I'm starting to get anxious about the housewarming party next week. Many of our attendees are fellow LJers and almost all of them I have not met in person. There have been times in my life where I have been a social butterfly, however, the last few years, I've been much more selective and somehow this has translated into a bit of social anxiety. I'm sure it will be fine and I will be my normal, charming, charismatic self. But in the meantime, I think I'll worry I'm an idiot and have nothing to say and it will be a slow, awkward death.
In other news and other realms entirely, I wrote this as a comment in someone else's journal and liked it enough to replicate it here:
I think that's a common misconception. People, especially Buddhists reference "killing the ego" but the ego is the focus of consciousness, like the lens on a camera, the what the ego focuses on is our reality. Most people's egos are totally and rigidly focused on their selves, the little 'I' if you will. When we perform various consciousness-expanding exercises, be it meditation, psychedelics, ceremonial magick, yoga, tantra, etc... we learn to refocus our ego on larger and larger parts of ourselves. Thus it is not our ego that dies, but it's rigidity and narrow focus, leaving us not fractured or damaged, but fuller, more whole individuals.
So I guess that's about it for tonight. Another week begins soon. Another Monday. Another alarm clock. Morning traffic. Breakfast cereal. Phone calls. Lunch breaks. Evening traffic. Dinner. You know the routine.
Tonight, I watched The Patriot for the first time. Ethan is studying the Revolutionary War right now and he's mentioned liking the movie, so we sat down to relax and put it in. (Ethan told me that no one else in his class had heard of the Stamp Act before and that most of his class thought the war was fought, not against the British, but against Europe.) All in all it was a decent movie. Mel Gibson at his rebellious best; Jason Isaacs of Lucius Malfoy fame at his most evil.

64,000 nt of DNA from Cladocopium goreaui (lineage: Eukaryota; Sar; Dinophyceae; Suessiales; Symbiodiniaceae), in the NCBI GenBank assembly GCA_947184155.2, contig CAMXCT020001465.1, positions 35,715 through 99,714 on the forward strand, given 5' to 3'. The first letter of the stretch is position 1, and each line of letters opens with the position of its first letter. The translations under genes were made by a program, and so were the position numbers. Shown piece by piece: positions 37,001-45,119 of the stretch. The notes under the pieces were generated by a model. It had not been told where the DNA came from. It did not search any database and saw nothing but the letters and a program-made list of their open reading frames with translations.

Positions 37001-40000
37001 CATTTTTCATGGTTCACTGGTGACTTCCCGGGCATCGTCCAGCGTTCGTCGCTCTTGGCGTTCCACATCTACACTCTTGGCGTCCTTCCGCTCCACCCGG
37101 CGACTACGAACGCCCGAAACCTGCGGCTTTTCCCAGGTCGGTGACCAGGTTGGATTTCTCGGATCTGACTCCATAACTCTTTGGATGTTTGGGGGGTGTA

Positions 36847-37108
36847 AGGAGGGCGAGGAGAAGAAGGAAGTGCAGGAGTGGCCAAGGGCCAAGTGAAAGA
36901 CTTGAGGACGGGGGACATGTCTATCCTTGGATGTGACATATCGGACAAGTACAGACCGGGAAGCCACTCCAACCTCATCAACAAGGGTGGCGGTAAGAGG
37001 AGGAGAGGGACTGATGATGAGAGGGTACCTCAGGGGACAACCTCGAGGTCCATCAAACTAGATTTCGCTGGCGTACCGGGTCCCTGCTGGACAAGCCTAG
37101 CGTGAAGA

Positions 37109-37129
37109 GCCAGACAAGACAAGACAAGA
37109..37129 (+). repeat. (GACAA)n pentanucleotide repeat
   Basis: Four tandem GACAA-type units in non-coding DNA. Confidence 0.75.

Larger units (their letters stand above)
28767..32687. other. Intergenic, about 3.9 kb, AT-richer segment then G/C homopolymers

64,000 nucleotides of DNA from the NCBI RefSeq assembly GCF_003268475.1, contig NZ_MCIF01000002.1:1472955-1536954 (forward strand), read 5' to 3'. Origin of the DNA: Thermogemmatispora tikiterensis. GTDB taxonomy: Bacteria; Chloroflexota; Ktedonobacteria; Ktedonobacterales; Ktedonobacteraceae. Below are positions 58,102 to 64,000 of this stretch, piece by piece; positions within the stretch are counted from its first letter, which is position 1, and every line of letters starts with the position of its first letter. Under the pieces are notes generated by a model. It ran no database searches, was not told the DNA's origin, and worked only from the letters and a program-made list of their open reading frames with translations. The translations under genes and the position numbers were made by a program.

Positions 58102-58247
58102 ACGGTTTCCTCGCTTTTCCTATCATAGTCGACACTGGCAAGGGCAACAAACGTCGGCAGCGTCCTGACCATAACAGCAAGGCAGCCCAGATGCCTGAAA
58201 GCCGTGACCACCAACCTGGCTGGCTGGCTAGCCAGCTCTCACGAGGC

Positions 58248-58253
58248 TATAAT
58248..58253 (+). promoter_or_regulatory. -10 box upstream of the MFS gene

However, it got me thinking about revolution. In general, I find revolution a bit silly. It implies going around once, and stopping where you started. In the movie Mel addresses this in reference to being ruled by Mad King George, concerning whether he's better off being ruled by one tyrant three-thousand miles away or by three-thousand tyrants one mile away. Somewhere I heard someone say that the only people who want revolution are the ones who want to be on top when the wheel comes back around. The oppressed must revert to just-as-evil tactics in order to win against that which they fight.
The U.S. had to be more ruthless than the Nazis to win WWII. Then we absorbed their intelligence and science communities into our own. Everyone has seen the similarities drawn between early Nazi Germany and the current status of the U.S. Could it be true that we become what we hate? However, what do we do when it is obvious that change is needed?
Real change is evolution, not revolution. Evolution implies a transcendence and inclusion of a previous status. We have to somehow completely bypass the current system, go above and beyond it. Somehow make their system of My Country, My People completely obsolete. We need to stop cowering before the newest enemy they throw at us. Show them that their culture of fear is nothing but a child's plaything. A scary movie which they forget is only a movie.
But practically, pragmatically, what can be done? Who will do it? How bad does it have to get before we stand up and say enough is enough? Everyone is so splintered in their various pet causes that it seems impossible that we could ever get behind a unifying principle. Is that even the answer?
Ken Kesey went to a massive anti-war rally during Vietnam. He walked up to the microphone and told everyone to just walk away. Turn their backs on it. They have wars, you protest them. That's their game, and we're playing right into it. Go home.
Go home and wake up. Open the windows. Let some light in.
Maybe that's the answer.
He's an amalgamist. I suppose I am as well. A cosmologicaly amalgamistic mystagogue.
It's been said before, but seriously, this time, I am on the last edit, which is mostly just a quick proofread, of Complex Psyche. After this, we just have to prep a few sample chapters for submission to our first five publishers.
Jacquelyn's been getting quite a bit of work done at school. I feel bad for distracting her when I'm around. I have to learn to be more invisible. I think it will be better once we live together; then we won't have that I-need-to-spend-every-free-moment-